Renault has just unveiled the results of a survey carried out on its behalf by Ipsos last August on the prospects for the development of electrified mobility in Europe. The panel of 5,000 respondents is made up of equal numbers of French, Germans, British, Spanish and Italians.
80% want electrified cars
While 8 out of 10 Europeans want electric and hybrid cars to develop massively in the next 10 years, the most demanding are the Spaniards (91%), Italians (88%), and the British (84%), asserting themselves fully at 50% (Answer “Yes absolutely”).
The French and the Germans are behind, with 70 and 65% respectively rather lukewarm supporters on the subject (around 42% of “Yes, rather” responses).
Over half of those surveyed (54%) believe that this transition is currently too slow. The French stand out once again with the lowest score (48%) on this subject. Like the Germans, 20% think the movement is too fast, but are the most likely (35%) to say that this development is happening at the right speed.
Fashion phenomenon or profound change?
While the Italians, the British and the Spaniards consider 79%, 78% and 74% that this drive towards electrified models is “a profound change in the way people get around by car”, on both sides of the Rhine this generalization is above all perceived as a fad (55% in France, 60% in Angela Merkel’s country).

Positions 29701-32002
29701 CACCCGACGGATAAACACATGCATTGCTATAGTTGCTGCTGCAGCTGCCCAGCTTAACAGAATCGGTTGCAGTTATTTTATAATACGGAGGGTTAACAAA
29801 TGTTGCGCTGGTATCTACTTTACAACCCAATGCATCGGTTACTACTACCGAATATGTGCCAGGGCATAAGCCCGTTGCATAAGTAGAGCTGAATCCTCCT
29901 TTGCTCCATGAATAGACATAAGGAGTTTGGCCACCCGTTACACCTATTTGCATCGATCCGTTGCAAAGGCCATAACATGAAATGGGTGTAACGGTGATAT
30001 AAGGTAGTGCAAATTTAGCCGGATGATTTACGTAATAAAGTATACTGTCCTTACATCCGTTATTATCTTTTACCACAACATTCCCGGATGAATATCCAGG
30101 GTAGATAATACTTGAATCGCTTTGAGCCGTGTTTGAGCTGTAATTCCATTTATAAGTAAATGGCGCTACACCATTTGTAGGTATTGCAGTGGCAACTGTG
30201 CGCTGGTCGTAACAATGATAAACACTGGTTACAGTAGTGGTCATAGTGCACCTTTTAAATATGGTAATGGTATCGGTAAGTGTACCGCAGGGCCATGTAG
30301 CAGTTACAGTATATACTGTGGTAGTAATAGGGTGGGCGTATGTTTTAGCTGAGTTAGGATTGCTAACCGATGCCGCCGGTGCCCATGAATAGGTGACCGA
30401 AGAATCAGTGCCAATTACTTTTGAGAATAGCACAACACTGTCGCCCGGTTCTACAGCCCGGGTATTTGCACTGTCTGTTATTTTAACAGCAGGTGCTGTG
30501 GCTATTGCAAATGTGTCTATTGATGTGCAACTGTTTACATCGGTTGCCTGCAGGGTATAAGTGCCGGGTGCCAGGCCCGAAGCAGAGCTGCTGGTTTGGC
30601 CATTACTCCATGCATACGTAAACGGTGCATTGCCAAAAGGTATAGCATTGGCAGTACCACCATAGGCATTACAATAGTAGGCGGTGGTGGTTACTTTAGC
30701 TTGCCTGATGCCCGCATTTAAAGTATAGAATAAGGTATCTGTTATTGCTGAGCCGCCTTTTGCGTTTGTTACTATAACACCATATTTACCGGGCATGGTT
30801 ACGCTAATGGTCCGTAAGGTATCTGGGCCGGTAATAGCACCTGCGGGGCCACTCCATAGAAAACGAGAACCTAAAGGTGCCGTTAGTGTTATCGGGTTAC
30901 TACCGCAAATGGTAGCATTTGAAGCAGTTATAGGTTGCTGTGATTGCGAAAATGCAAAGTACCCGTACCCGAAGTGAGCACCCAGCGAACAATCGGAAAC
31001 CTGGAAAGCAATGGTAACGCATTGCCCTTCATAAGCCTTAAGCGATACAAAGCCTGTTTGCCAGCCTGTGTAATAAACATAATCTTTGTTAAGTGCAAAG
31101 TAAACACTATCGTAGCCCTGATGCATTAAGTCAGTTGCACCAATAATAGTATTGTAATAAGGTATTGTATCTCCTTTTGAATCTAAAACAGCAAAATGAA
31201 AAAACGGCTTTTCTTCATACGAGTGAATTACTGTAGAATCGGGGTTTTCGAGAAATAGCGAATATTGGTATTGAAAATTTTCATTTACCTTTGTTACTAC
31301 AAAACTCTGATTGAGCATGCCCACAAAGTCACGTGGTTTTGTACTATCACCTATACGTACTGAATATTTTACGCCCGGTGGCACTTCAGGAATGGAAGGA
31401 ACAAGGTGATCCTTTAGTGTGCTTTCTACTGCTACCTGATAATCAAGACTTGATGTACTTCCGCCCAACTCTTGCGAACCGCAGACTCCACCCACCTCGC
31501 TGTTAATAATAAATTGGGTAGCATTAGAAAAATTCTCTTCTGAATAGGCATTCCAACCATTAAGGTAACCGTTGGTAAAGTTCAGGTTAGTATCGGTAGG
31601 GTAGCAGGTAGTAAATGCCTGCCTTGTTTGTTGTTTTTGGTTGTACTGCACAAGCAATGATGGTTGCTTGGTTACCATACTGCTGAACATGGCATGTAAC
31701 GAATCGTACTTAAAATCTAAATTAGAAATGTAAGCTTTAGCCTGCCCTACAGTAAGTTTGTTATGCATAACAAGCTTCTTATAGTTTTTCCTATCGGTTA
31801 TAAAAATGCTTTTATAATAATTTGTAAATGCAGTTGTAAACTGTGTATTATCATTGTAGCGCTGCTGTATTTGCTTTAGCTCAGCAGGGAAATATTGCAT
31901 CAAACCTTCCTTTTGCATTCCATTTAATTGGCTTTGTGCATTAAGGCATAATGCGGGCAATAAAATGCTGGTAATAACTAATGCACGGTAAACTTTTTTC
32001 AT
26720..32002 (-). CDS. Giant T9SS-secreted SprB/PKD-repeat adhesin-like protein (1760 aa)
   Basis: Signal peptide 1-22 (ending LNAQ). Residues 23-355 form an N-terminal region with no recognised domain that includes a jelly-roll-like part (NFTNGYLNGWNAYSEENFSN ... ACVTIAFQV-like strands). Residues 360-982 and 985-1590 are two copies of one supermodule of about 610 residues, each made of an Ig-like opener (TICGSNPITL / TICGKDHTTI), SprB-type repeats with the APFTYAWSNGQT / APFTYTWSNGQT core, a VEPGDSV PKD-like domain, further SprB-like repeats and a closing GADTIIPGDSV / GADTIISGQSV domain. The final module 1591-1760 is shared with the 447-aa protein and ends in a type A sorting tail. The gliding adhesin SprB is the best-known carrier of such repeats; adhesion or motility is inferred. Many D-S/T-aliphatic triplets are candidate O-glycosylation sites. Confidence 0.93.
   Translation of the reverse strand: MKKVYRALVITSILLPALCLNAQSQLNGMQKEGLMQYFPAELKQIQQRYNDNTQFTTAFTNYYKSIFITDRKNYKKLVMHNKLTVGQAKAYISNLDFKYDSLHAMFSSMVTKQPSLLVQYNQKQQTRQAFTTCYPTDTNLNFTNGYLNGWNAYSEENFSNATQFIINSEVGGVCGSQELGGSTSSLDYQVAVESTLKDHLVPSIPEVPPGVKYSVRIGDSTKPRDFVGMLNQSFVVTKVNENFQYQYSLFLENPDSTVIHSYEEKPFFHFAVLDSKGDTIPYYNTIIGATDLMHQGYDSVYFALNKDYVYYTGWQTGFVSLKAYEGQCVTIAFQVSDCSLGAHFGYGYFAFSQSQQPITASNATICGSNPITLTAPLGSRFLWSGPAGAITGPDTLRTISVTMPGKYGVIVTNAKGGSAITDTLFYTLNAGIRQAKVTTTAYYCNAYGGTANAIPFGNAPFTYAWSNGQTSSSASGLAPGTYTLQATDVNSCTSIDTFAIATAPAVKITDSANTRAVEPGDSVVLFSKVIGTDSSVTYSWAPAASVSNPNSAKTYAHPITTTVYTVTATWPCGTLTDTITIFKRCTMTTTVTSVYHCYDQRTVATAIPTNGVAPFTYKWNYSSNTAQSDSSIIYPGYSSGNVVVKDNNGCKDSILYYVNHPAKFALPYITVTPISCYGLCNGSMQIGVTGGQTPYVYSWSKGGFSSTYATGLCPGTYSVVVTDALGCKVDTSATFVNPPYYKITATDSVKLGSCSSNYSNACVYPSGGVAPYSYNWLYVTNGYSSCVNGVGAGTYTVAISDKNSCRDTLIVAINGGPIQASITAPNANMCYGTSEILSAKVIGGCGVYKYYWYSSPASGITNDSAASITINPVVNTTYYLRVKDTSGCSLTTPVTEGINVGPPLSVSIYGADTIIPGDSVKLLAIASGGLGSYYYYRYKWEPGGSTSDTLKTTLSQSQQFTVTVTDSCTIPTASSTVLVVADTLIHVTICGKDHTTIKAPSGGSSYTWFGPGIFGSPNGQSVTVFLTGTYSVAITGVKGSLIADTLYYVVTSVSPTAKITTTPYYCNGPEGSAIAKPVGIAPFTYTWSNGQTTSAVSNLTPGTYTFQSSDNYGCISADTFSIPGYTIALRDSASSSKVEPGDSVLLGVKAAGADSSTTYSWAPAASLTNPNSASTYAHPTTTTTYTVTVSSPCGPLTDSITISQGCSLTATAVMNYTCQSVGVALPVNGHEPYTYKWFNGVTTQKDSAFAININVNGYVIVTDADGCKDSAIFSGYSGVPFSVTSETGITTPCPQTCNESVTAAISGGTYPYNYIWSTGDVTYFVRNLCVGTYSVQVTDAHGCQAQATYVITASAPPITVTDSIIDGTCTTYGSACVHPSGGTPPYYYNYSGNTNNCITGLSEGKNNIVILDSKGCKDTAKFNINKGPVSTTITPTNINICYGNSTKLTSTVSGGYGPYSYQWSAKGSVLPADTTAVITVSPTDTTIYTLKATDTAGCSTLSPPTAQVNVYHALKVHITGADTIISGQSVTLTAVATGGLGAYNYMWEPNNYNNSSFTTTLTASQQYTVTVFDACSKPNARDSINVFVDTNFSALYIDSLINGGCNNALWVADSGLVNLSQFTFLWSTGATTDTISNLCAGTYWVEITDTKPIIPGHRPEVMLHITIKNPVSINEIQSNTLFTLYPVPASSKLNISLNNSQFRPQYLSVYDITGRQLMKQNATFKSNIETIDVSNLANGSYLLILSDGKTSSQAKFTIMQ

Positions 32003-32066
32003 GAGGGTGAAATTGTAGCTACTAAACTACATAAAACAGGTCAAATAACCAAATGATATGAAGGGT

It is still in these 2 territories that the efforts on electric and hybrid cars seem most largely useless (46% and 51%) to reduce pollution. At 82%, 80% and 77%, the Spaniards, Italians and Brits think the opposite.
On the other hand, regardless of the territory, three quarters of electric car users report that they are more pleasant to drive.
Gasoline and diesel still popular
More than half of Europeans surveyed (56%) say that petrol and diesel cars are the best suited to their needs. However, there are significant differences, since 71% of Germans assert themselves in this position, against 46% of Italians. Votes in France are in line with the average (57%), where 11% of respondents still put forward electrics, 14% plug-in hybrids, and 18% other electrified cars that cannot be plugged in. .
In fact, 44% of the full panel ensure that thermals are the most economical devices for them. The British are the most nuanced (35%) on the subject, where 25% of citizens trust EVs more for this (against 13% of Germans and French).
To compare with this figure which could appear surprising: Only 25% of Europeans have driven less once in their life an electric or hybrid car.
Electric or hybrid for the next car
Almost 40% of those polled expect to switch to electric in the short term the next time they change cars. Italians (50%) and Spaniards (48%) are the most convinced of this. The Franco-German bloc (30% / 25%) is the most skeptical on the subject. The percentages rise evenly by 15% when considering this question over the long term, except for more motivated Britons (+ 27%).
Short-sighted, Europeans uniformly present themselves as more open to hybrid models (average of 47%; from 33% in Germany to 62% in Italy; France = 42%). The long-term figures almost mirror the results for electric cars, except in the UK where opinion is more favorable to the latter.
Overall, more than half of hybrid supporters are unsure whether they would go with plug-ins, the most undecided being the Germans (70%). When the opinion is clear, the British and Spaniards favor single hybrids. Plug-In Hybrids (PHEV) stand out positively in Italy and France.